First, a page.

There are 423 Ha of Stanušina accounting for just 1.5% of the total grapes grown.
Being drought and pest resistant it may have a brighter future in N Macedonian winemaking

Other grapes grown in N Macedonia that are indigenous to the Balkan region are (in order of most common to rarest):
White: Smederevka (aka Dimyat), Temjanica (Muscat), Župljanika, Žilavka, Teran
Red: Vranec, Kratošija (aka Zinfandel/Primitivo), Prokupac, Plovdina

Smederevka (aka Dimyat / Plovdina in Bulgaria) – originally from Serbia, Smederevka is used for everyday dry whites & rakija. Considered a “spritz wine” (ie mix it with carbonated water), there have been efforts to increase the quality over the last 10-15 years.

Temjanika (Muscat Blanc à Petit Grains) – dry aromatic / floral whites.

Zilavka (Herzegovina origin) – often used in full bodied whites.

Vranec / Vranac – an off-spring of Zinfandel from Montenegro, it can also be found in Serbia, Kosovo, Herzegovina and Croatia.
N Macedonia has the biggest area in the world (11,000 ha vs 3,600 ha in Montenegro).
N Macedonian Vranec can be powerful (up to 17% alcohol!) although some producers are experimenting with fresher, lower alcohol versions.

Kratošija – (aka Primitivo / Zinfandel) is originally from Montenegro (not Croatia apparently).

Stanušina – N Macedonia’s only indigenous variety. Pre-phylloxera this was the main grape grown in Tikves. A durable grape used for light reds with lower alcohol and higher acid.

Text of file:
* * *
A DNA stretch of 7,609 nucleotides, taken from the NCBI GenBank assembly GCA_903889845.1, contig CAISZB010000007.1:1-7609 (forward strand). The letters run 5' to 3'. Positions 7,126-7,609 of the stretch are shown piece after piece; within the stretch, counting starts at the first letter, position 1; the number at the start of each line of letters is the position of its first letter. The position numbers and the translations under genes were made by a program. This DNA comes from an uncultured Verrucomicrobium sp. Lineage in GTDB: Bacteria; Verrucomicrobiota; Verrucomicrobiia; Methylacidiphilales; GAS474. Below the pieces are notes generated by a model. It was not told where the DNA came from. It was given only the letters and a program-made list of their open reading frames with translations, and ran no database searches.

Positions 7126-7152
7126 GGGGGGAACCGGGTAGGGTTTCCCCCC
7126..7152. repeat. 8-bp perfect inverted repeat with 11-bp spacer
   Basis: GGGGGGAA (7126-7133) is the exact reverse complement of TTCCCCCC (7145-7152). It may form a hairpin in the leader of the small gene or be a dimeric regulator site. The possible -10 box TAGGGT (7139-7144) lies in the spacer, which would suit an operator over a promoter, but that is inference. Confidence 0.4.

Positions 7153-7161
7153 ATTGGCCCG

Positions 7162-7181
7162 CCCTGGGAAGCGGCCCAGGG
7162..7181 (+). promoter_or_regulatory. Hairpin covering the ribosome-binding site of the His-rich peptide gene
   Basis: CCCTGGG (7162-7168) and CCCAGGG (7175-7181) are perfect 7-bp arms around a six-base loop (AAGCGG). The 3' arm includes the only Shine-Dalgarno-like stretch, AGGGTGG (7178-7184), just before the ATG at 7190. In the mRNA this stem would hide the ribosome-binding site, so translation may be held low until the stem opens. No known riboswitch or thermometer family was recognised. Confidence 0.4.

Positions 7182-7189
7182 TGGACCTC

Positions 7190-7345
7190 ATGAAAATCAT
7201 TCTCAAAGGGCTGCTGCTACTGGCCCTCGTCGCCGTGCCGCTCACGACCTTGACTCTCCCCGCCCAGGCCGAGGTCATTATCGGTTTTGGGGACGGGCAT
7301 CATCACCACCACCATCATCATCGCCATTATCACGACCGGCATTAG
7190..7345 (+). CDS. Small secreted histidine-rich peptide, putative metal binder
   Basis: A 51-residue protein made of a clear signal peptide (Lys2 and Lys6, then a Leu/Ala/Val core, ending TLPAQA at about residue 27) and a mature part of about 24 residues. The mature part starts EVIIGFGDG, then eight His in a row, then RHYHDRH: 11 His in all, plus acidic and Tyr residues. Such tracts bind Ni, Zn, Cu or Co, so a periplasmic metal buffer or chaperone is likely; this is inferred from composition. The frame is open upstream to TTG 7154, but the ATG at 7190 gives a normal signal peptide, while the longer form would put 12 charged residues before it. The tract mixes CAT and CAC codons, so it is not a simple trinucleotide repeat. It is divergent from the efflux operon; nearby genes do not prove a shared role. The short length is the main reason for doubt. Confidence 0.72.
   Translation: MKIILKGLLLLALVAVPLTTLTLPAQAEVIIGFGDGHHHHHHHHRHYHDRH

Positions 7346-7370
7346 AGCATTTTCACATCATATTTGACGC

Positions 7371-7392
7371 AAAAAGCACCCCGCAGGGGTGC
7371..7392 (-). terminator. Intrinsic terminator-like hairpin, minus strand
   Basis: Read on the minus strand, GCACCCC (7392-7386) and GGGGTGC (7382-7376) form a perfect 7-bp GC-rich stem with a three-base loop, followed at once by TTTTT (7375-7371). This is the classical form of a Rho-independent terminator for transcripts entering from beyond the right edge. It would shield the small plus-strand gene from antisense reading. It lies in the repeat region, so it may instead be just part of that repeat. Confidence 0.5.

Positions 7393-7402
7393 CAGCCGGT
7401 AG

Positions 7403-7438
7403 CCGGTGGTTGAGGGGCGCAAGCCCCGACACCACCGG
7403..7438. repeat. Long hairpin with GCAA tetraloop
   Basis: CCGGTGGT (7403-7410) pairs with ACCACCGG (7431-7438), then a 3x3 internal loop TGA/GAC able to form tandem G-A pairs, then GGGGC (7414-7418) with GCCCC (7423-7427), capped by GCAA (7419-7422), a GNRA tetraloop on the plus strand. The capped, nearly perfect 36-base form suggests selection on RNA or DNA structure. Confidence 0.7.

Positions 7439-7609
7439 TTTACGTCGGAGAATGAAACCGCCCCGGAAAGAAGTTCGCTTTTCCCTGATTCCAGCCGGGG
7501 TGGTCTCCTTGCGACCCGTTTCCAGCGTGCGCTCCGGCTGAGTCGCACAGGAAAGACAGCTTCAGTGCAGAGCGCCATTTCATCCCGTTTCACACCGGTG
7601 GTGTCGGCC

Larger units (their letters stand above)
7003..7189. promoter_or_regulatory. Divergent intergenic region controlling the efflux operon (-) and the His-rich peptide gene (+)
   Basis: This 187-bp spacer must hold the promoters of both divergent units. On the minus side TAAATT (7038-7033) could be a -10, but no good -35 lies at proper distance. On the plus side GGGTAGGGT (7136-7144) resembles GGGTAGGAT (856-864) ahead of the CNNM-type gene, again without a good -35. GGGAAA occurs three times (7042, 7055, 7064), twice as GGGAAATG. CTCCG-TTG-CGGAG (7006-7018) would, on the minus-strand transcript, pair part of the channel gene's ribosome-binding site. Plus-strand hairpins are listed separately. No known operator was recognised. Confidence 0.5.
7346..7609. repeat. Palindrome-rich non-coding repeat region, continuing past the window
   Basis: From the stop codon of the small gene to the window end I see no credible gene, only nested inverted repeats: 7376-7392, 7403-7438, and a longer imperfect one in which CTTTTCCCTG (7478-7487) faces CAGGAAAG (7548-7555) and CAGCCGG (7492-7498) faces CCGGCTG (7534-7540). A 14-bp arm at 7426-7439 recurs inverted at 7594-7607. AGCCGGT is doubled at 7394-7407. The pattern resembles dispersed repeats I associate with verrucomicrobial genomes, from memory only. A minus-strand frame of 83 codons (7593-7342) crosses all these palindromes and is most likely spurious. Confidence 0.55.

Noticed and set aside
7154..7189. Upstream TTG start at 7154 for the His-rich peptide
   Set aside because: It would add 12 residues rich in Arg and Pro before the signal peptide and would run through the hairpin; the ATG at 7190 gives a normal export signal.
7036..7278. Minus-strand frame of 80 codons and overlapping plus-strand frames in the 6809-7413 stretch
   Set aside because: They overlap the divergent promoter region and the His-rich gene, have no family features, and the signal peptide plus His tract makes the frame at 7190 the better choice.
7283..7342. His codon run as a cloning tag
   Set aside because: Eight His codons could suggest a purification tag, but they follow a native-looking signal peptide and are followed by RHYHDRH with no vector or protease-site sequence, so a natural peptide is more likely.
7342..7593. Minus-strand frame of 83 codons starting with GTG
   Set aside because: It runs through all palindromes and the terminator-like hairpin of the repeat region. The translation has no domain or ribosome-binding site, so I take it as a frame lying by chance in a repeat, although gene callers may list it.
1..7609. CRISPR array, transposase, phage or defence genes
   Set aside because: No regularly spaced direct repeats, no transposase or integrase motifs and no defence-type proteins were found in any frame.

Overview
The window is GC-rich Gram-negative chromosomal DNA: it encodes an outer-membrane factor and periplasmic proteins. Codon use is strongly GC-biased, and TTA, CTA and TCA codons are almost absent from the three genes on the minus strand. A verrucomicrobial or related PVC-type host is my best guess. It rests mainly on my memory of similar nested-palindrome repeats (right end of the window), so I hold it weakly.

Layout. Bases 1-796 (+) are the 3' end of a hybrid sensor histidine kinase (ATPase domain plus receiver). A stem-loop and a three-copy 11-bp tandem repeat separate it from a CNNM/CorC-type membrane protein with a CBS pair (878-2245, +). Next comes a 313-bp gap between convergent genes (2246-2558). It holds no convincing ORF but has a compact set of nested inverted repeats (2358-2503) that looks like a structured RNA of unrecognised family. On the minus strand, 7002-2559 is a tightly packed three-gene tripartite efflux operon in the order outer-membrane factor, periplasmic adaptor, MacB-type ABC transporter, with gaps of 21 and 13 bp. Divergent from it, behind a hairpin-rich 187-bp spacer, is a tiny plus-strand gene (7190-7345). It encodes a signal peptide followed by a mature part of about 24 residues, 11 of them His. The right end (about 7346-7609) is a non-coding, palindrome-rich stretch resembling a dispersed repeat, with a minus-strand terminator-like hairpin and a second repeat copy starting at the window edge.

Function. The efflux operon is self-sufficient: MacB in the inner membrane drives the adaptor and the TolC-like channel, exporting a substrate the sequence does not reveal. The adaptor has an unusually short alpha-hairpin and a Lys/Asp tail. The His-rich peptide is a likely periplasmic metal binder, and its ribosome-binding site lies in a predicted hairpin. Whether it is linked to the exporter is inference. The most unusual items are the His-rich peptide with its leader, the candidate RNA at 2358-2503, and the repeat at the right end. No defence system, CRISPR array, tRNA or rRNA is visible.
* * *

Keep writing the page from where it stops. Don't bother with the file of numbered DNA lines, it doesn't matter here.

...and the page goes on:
Zupjanka – A Serbian grape made from crossing Prokupec & Pinot Noir – used for fresh red wines.

The Styles

  • Dry, refreshing white wines (tamjanica).
  • Med-Full bodied reds from Vranac, reaching up to 17% in some cases!
  • International grapes made in a variety of styles (Viognier, Chardonnay, Merlot, Cabernet Sauvignon, Syrah).
  • Outliers (orange wines, amphora wines, high altitude wines, Plovdina single varietal wines).

The Producers

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The main producers accounting for 50% of total production are :
Tikves (40M), Rigo Impeks (20M), Imako (12M), Movino (8M), Ezimit (8M), STOBI (5M), Dalvina (5M), Bovin (1M)

The number in brackets relate to the number of bottles produced annually.
Further information on these wines can be found on the excellent Wines of Macedonia website (link at end of page).

Tikveš Winery is the largest and oldest (est. 1885) winery in SE Europe and has one of the highest single vineyards in the Balkans (Domaine Barovo at 700m).
Since being purchased M6 investment group in 2003 it has led the drive for quality and invested heavily (€40M) in improving the local infrastructure and sustainability.

Select “boutique” wineries in N Macedonia:

Chateau Kamnik
Kamnik bb Skopje – map
www.chateaukamnik.com

  • They produced their first wine in 2003 for their restaurant. It was so successful that they planted vines in 2004 and started selling their wines in 2008 starting with “10 Barrels” Cab Sauv
  • They now employ 10 full time staff and produce 300,000 bottles/year.
  • With 15ha of vineyards in Skopje (+ 22ha in Veles), they also have a restaurant, hotel and shooting range!